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As per my knowledge orange color object (say orange) absorbs other color light except orange color light. So we can see orange object as orange.

If this is true then is it possible "In a ideal light free room, If we put pure red light on a pure orange color object, we will see nothing? Because orange color object will absorbs red light"

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It's possible but not likely.

It's possible to have an orange object that reflects a very narrow band of wavelengths, say 589 to 591 nm, and absorbs all others. This object would be difficult to see if illuminated only with narrow-band red light (like a HeNe laser). Of course, absorbtion is also never perfect so even if illuminated with blue light it would likely be possible for a sufficiently sensitive sensor to detect the object.

But for natural objects it's much more likely that it reflects a relatively broad range of wavelengths, but reflects most strongly in the orange band. For example, an object reflecting wavelengths between 570 and 640 nm, peaking around 590 or 600 nm, would likely be perceived as orange. But 640 nm is well into the red band, so this object would be visible (and look red) if illuminated with a monochromatic red light.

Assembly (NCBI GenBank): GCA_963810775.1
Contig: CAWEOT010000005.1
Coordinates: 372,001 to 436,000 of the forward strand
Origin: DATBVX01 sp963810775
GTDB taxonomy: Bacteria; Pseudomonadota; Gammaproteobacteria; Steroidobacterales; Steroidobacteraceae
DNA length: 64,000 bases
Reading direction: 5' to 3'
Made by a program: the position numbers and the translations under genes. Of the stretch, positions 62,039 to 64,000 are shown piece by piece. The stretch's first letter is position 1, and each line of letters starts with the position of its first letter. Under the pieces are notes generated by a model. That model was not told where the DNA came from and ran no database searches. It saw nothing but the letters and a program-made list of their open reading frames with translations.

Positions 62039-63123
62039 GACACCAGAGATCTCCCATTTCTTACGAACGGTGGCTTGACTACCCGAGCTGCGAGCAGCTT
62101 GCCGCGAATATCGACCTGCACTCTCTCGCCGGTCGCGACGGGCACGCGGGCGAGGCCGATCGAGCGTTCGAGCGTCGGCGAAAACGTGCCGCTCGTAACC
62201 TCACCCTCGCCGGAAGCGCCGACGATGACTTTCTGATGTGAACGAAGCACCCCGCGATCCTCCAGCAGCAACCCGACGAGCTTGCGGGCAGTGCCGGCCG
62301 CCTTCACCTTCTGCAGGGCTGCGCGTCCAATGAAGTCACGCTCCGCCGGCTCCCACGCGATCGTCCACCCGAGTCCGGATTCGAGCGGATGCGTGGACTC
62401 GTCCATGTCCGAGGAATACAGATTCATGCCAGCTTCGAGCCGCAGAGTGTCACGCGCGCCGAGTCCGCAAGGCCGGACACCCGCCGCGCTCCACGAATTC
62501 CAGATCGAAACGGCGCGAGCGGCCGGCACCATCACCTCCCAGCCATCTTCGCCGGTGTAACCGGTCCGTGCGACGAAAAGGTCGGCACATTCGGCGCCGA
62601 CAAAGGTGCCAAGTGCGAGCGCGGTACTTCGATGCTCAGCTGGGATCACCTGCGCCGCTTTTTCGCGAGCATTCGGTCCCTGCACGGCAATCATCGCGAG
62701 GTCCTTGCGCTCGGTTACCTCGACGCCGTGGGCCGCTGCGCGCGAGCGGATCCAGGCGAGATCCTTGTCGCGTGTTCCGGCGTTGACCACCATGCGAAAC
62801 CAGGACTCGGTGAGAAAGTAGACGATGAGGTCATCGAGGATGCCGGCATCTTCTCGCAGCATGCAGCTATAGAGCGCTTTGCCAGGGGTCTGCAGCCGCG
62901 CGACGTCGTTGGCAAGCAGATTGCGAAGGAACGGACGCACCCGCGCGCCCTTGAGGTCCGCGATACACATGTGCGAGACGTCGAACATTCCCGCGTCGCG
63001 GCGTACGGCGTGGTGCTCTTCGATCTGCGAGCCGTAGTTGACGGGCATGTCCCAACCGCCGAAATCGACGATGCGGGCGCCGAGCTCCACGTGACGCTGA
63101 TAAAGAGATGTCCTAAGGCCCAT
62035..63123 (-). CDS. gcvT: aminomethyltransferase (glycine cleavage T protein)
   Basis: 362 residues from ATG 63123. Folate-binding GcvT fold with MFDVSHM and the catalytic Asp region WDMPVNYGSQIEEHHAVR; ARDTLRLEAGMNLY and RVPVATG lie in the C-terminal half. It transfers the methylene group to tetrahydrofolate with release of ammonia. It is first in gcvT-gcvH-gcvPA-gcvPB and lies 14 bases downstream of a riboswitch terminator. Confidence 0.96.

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the problem is that there are no such things as "red" or "orange", or to be more precise, the colors named after your perceptions and painting rules are not the same than the physical colors showing in the rainbow. I.e. there are plenty of different light spectrum that you see as "red", and same for "orange", which is called metamerism. If these spectrums are really "orthogonal" (no frequency in common) they you will see black. But many "orange" and "red" spectrums do have frequencies in common, and you will see these. Sometime it gives a very inintuitive color, as for some gems. Another example: blood under water looks green. :-)

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